Yields pare weekly downside, S&P 500 Futures print mild gains amid mixed mood
- US Treasury yields pause the central-bank induced downturn, stock futures struggle for clear direction.
- Omicron fears escalate, US stimulus package deadlock extends.
- Risk catalyst can entertain traders, easy end to volatile week expected due to light calendar.
Risk sentiment dwindles during early Friday as traders take a breather after a slew of monetary policy actions by the key central bankers. Adding to the indecision could be the challenges to the market’s mood, mainly due to the headlines concerning the South African covid variant, China and US stimulus.
That said, the US 10-year Treasury yields seesaw around 1.42% while the two-year counterpart picks up bids to 0.63%, snapping a two-week uptrend. On the other hand, S&P 500 Futures rise 0.10% by the press time but Asia-Pacific stocks traded mixed at the latest.
Talking about Omicron, Australia marks the covid vaccination milestone of 80% but the recent spread in virus variant pushes authorities to introduce tougher activity restrictions in Queensland. Elsewhere, the UK, unfortunately, reports the second consecutive day with all-time high daily covid infections, recently up by 88,376. It’s worth noting that US President Biden earlier mentioned that Omicron is going to start spreading more rapidly. On the contrary, French President Emmanuel Macron said, “I will make COVID-19 decisions based on hospitalizations.”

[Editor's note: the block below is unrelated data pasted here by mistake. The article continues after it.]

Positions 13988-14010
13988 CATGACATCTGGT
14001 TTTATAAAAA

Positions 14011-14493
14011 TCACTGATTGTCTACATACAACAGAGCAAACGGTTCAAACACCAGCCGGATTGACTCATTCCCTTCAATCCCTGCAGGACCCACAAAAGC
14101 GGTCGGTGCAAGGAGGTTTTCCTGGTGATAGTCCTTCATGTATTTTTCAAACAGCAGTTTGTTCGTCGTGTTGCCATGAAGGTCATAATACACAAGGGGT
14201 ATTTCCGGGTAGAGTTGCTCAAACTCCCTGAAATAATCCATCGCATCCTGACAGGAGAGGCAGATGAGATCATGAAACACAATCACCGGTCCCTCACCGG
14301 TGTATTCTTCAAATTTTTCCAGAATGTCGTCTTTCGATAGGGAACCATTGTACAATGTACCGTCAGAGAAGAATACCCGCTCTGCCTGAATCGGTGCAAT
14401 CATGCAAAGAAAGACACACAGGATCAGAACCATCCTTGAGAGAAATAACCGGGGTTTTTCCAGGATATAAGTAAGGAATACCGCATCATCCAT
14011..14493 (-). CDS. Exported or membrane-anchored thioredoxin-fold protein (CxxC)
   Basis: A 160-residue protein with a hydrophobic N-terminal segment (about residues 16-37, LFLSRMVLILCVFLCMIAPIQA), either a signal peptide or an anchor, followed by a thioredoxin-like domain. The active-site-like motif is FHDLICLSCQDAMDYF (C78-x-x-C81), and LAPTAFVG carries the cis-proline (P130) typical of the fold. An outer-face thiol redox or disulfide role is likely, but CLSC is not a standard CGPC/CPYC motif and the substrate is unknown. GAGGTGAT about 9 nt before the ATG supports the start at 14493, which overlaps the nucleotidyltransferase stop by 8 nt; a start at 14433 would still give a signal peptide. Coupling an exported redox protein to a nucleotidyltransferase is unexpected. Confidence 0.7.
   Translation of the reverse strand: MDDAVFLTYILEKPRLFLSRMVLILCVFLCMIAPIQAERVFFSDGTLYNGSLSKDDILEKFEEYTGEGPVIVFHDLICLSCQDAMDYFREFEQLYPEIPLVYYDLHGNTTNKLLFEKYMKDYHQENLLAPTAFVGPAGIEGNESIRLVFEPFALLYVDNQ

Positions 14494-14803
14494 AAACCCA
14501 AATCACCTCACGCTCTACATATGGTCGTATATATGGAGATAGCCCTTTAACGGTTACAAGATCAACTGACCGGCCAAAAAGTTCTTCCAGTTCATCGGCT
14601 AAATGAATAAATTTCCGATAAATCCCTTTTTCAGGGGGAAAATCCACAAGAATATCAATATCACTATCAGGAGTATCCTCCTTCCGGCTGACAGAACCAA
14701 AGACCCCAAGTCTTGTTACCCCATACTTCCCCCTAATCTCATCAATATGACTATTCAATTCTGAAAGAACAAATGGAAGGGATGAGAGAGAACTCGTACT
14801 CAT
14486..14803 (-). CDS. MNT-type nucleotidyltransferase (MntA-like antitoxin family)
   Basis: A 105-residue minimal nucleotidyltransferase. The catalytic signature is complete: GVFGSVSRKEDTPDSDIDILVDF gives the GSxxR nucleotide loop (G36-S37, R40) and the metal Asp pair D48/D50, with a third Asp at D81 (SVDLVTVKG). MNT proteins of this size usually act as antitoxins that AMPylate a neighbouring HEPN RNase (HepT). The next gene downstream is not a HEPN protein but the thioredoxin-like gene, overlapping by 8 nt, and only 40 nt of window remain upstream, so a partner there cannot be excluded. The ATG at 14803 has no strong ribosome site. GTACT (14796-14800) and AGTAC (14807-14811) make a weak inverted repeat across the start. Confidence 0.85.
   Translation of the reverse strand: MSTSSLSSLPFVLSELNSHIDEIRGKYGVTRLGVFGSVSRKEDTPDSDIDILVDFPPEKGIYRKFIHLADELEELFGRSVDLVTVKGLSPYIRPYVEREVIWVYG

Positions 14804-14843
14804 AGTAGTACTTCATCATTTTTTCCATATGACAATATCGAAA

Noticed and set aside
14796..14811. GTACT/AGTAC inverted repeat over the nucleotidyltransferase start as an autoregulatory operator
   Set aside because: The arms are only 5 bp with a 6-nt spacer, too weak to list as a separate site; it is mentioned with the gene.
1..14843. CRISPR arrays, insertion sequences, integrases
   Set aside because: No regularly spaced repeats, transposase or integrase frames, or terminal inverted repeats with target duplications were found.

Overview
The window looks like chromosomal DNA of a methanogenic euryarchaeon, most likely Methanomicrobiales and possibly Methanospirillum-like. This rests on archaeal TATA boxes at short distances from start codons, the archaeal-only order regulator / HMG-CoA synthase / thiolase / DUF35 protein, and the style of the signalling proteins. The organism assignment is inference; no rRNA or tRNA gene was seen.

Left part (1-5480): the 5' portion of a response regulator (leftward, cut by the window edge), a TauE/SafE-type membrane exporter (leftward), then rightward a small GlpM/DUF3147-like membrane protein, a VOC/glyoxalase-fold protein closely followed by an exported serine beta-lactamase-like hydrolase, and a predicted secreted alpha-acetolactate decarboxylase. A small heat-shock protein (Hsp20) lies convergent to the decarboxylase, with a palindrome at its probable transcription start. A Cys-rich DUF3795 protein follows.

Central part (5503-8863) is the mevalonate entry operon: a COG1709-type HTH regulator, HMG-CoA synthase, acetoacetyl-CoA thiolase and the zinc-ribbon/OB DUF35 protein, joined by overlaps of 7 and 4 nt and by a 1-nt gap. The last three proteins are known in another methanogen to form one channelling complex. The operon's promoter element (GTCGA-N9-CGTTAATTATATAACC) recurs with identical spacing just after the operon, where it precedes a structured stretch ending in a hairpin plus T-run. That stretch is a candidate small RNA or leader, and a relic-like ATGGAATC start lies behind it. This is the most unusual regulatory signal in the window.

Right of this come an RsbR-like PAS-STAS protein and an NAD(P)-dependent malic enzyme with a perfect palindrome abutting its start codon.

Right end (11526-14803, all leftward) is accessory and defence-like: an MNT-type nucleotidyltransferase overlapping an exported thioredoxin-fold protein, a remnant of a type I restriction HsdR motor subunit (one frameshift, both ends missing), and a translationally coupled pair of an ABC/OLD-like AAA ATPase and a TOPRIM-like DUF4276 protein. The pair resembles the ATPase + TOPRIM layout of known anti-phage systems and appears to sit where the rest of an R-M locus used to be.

On a different page, the US Senate that rejected a Democratic proposal over immigration, which in turn stopped the President’s BBB aid package. Even so, Biden sounds optimistic to get the much-awaited stimulus passed soon. Additionally weighing the Aussie pair were comments from the Chinese Ambassador who conveyed dislike for the US actions against Chinese entities over Xinjiang-related issues.
It’s worth noting that optimism surrounding Brexit, a halt in US-Iran nuclear talks and the European union’s push for Russia’s sanctions over the Ukraine issue are other geopolitical issues that weigh on the sentiment.
Above all, the lead central banker’s cautious optimism and hawkish plays keep the investors hopeful of firmer days ahead even if the virus strain challenges the near-term outlook for the markets.
As a result, the commodities and Antipodeans are likely to recover the losses marked since late October but the COVID-19 variant is a wild card to watch.